“After 1968: Contemporary Artists and the Civil Rights Legacy”

The High Museum of Art

In the photograph within Leslie Hewitt’s photograph Make It Plain, 2002–2005, two worn paperbacks, both published in 1968, sit on a tabletop. One is the Kerner Commission’s report on the race riots of the year before, the other Joanne Grant’s historical study Black Protest. At once elegiac and enigmatic, Hewitt’s work implicitly asks the question at the heart of curator Jeffrey Grove’s exhibition “After 1968”: What do the 1960s mean— what can they mean—to African-American artists too young to have experienced the social upheaval of those times directly but who know the era through books, family stories, and media images?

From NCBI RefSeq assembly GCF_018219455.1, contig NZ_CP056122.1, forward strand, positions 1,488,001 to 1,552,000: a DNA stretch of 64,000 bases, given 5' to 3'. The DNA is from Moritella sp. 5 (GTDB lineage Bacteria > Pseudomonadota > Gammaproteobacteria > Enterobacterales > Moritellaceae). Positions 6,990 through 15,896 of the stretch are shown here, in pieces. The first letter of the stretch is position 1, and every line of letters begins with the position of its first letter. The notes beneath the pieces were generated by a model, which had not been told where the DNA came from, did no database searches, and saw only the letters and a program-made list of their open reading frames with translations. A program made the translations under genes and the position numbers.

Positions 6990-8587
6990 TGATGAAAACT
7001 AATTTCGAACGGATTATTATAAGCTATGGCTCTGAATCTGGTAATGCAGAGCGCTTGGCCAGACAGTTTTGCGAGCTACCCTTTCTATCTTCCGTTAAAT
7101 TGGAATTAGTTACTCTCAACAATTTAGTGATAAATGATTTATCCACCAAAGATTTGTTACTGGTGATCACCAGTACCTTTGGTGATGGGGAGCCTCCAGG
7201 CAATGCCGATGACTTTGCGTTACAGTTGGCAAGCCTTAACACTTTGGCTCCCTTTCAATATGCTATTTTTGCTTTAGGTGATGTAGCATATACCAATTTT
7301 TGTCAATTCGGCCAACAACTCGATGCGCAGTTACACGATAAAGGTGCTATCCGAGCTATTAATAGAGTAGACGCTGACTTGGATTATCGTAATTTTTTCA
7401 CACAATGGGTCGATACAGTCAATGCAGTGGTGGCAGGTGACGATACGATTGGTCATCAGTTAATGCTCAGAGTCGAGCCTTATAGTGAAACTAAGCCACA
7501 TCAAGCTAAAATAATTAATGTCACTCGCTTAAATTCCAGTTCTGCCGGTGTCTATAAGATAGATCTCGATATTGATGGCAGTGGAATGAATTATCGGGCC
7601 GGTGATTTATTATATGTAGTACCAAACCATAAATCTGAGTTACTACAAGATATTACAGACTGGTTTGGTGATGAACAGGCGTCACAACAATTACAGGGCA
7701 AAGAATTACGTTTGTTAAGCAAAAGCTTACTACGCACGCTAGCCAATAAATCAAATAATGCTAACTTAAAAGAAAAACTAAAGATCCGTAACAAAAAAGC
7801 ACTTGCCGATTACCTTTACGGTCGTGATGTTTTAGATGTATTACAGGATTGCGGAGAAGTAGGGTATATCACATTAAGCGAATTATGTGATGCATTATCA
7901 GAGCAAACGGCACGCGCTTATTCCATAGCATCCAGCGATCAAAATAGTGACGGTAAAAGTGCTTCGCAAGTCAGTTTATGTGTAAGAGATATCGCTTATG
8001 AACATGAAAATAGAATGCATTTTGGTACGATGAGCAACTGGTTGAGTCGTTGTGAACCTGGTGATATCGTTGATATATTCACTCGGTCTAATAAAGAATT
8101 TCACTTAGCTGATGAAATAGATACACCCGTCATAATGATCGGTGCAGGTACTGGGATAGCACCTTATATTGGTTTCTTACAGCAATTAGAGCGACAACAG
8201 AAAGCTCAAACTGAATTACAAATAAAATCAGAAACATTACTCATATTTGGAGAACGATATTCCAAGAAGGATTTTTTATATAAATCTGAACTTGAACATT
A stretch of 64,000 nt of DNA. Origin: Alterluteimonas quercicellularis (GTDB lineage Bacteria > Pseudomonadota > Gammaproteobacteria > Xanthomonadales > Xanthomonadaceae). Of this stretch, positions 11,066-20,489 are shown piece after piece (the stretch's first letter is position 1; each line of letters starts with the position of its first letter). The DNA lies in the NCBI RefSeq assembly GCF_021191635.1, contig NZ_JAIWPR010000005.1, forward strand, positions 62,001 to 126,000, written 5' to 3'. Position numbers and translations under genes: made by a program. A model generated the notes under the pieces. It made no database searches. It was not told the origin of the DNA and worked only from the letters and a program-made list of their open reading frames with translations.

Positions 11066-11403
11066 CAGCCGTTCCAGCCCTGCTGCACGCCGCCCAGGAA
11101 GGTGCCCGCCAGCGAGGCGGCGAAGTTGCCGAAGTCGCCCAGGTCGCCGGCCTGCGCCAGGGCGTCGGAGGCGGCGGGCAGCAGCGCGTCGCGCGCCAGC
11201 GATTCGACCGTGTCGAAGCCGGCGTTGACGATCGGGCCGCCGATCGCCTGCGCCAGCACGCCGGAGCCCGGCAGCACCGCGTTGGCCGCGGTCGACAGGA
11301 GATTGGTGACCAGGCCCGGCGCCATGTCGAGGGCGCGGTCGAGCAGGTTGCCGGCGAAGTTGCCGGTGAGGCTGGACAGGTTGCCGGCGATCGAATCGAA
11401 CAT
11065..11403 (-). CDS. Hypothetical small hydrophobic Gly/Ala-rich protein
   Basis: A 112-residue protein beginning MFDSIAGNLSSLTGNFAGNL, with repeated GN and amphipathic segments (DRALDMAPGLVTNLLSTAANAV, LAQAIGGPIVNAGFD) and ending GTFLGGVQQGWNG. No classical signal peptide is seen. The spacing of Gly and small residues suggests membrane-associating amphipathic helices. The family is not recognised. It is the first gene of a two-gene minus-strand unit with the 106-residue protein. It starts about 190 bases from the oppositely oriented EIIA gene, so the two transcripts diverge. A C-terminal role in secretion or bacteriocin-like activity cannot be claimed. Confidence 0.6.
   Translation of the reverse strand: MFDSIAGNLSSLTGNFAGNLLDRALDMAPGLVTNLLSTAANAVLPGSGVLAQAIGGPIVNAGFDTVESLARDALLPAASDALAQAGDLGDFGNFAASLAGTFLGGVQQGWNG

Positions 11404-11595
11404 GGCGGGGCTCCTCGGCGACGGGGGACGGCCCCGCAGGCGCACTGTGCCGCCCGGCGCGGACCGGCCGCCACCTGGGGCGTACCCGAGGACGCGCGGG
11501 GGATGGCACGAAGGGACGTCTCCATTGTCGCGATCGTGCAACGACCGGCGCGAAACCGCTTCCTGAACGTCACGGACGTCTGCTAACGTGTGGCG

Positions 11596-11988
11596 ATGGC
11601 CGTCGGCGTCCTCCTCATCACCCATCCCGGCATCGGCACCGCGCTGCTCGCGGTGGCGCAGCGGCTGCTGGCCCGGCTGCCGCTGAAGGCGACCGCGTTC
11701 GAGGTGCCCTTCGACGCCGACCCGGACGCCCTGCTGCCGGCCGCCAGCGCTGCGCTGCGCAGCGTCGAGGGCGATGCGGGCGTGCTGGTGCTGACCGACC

Hewitt also seems to raise (but not answer) the question as to whether those books, and the politics they espouse, are relics of another time or speak to our current reality. Other artists in the exhibition probe related questions, likewise eschewing definitive answers. In

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